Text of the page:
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November 15, 2018

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Goodman tours mob museum, says ‘there is no competition’


Steve Marcus

Museum designer Dennis Barrie, left, speaks during a media tour of the Las Vegas Museum of Organized Crime and Law Enforcement (the “Mob Museum”) in the former U.S. Post Office and Federal Courthouse building in downtown Las Vegas Tuesday, May 25, 2010. Las Vegas Mayor Oscar Goodman, center, looks on. Dennis’ wife and co-designer Kathleen Barrie is at far right.

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Mob Museum Media Tour

A third-story room is shown during a media tour of the Las Vegas Museum of Organized Crime and Law Enforcement (the Launch slideshow »

The mob in Las Vegas

Benjamin Launch slideshow »

When the city’s mayor is also one of its foremost mob authorities, there will be no competition among organized crime-themed attractions in Las Vegas.

That’s what the city’s former mob attorney mayor, Oscar Goodman, said today during a media tour of the Las Vegas Museum of Organized Crime and Law Enforcement. It’s called the Mob Museum in shorthand. The space at the under-renovation U.S. Post Office and Federal Courthouse building, the very site of the Kefauver Hearings that brought many mob members into the national discourse for the first time, is largely Goodman’s vision.

And he wants to hear nothing of any other mob attraction being built in Las Vegas, specifically the Las Vegas Mob Experience being planned for the Tropicana. When asked if intended to visit the competition after it opened, Goodman took a metal pipe to the question.

“There is no competition. Forget about it,” he said, standing on the court steps where he not only tried his first case in 1967 (and being handed a stack of $100 bills totaling $3,000 for his trouble), but where he actually retched because he was so nervous trying that case. “This is a real museum. It’s not some sensational depiction of a particular moment in time.”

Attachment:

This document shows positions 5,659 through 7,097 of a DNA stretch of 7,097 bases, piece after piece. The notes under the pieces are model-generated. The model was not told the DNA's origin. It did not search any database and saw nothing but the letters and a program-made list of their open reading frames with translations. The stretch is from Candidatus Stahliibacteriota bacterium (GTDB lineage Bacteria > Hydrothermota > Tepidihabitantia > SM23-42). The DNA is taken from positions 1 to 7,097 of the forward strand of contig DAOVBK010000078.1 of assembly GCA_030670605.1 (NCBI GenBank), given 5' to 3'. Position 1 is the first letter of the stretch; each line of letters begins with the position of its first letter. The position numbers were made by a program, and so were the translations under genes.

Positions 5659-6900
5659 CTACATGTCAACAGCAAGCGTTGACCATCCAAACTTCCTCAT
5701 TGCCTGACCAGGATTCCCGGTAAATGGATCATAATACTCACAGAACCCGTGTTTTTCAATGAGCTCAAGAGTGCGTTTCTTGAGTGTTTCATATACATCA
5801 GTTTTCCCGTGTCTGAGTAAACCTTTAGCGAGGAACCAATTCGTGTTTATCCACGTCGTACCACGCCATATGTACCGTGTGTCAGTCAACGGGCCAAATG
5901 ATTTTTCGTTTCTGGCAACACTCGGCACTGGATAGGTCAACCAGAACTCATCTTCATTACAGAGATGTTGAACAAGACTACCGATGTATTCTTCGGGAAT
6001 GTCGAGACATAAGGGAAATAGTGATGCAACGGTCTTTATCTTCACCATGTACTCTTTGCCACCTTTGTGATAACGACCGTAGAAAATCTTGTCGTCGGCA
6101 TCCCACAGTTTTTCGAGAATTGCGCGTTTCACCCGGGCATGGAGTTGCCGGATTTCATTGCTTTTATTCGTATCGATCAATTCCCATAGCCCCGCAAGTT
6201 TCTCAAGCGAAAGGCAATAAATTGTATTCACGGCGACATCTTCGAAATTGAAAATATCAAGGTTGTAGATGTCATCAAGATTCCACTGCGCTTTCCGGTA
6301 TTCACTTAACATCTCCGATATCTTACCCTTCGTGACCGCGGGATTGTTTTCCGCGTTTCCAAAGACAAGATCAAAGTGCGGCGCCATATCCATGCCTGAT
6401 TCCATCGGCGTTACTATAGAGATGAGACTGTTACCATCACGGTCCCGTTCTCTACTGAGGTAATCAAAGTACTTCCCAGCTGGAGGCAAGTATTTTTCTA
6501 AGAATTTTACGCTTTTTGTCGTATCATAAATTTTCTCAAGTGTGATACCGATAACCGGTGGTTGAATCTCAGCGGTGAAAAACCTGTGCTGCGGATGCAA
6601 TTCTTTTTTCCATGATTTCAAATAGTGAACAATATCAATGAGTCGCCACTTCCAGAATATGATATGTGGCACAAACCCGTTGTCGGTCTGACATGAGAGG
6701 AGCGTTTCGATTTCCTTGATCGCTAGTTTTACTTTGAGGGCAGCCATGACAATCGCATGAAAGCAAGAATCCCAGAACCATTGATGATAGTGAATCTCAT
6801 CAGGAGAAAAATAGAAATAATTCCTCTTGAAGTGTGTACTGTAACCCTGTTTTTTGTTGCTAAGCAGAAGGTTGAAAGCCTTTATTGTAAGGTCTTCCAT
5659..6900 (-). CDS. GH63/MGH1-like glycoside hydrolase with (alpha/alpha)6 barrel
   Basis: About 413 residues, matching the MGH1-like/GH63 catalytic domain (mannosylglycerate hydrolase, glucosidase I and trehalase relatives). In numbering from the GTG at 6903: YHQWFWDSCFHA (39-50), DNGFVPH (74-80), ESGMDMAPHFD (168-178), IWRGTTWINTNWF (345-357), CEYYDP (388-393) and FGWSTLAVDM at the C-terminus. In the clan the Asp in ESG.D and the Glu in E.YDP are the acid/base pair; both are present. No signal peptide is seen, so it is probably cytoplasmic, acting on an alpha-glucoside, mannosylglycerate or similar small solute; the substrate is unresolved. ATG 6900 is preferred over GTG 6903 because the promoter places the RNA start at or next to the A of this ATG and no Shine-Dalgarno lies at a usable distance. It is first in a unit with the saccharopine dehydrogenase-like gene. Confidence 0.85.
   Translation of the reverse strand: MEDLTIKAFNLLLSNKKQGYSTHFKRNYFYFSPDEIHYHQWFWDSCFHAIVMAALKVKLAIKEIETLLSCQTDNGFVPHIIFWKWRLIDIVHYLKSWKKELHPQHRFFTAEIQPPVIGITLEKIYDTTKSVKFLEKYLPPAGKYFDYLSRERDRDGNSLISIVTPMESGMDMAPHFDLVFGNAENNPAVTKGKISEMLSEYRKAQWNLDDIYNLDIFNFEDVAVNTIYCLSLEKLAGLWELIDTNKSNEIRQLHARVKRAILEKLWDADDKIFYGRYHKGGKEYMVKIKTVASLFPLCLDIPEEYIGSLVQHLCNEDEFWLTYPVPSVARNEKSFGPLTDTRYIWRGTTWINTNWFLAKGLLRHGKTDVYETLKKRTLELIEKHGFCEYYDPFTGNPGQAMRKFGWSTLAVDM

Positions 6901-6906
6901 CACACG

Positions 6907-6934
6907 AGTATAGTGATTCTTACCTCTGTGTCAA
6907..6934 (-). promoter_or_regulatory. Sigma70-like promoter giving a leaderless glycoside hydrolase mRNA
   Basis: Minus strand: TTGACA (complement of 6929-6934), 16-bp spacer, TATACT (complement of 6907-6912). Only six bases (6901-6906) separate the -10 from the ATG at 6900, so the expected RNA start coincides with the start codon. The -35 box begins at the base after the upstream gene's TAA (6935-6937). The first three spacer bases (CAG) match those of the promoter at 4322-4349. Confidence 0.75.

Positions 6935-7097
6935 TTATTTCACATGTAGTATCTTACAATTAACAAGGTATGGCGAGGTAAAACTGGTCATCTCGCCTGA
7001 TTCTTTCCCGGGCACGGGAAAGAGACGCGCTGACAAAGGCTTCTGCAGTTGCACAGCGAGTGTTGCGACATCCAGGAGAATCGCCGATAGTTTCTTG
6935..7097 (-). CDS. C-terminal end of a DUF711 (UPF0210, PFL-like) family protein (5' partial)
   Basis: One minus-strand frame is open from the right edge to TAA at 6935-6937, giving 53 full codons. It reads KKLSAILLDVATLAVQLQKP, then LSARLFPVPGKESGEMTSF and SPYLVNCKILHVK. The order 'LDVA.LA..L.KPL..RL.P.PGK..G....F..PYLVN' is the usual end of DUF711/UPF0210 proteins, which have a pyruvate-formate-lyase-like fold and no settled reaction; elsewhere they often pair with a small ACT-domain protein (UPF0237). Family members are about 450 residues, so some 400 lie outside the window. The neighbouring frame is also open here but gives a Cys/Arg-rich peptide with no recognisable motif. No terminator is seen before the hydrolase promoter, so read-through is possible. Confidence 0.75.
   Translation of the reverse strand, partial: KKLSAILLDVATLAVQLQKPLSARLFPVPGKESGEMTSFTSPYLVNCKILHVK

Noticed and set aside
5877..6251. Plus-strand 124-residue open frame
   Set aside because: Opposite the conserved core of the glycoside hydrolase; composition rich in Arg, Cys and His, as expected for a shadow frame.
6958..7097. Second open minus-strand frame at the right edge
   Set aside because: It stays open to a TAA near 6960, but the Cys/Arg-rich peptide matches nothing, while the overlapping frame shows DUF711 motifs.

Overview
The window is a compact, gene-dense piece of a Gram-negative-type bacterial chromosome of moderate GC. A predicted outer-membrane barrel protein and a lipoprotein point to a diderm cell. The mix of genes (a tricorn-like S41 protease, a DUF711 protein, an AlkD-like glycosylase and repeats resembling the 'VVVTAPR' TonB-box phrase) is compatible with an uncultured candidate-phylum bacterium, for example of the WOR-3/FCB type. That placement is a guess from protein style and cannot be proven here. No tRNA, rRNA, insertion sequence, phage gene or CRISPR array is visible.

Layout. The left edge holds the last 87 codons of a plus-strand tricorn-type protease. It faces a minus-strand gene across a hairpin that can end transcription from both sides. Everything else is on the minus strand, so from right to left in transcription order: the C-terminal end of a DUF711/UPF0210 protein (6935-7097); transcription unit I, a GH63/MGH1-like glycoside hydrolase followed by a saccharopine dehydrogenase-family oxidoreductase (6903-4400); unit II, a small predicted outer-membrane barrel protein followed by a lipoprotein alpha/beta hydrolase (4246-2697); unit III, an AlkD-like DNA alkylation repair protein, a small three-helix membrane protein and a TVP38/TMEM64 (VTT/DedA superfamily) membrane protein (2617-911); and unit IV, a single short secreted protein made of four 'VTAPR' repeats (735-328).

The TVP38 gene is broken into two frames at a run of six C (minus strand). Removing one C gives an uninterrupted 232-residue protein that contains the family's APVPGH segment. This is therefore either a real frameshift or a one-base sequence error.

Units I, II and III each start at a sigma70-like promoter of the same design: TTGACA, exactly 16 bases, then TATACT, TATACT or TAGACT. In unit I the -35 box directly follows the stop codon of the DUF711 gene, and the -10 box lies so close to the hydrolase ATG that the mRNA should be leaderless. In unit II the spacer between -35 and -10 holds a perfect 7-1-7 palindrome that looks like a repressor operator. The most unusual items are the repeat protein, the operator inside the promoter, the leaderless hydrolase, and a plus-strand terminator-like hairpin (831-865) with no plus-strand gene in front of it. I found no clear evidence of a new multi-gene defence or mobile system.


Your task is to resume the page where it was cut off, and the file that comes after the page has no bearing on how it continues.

Goodman expressed surprise that the family of one of his more notorious clients, Anthony “The Ant” Spilotro, was partnered in the project at Tropicana. As has been reported, Spilotro’s widow, Nancy, and son Vincent are among the families hired by Mob Experience chief Jay Bloom to contribute their time and artifacts to the interactive theme attraction scheduled to open at the Trop by the end of the year.

“I don’t have any idea of what’s going on there, only what’s happening here,” Goodman said. “We have the real story, the full story, here.” He also intimated that he wasn’t convinced the Mob Experience would open at all, saying, “I’ve been hearing about that place for a long time,” but offered no specific information as to why it would not be opened as scheduled.

He reiterated, “We are not interested in the sensational. This is the real McCoy. There is no competition. That’s not the story here.”

In Goodman’s hands, the story was to lead a group of media members through the latest phase of the $42 million project, set to open in about a year at 300 Stewart Ave., where Stewart T-bones the valet entrance to the still-latent Lady Luck hotel-casino and the businesses on Third and Ogden streets.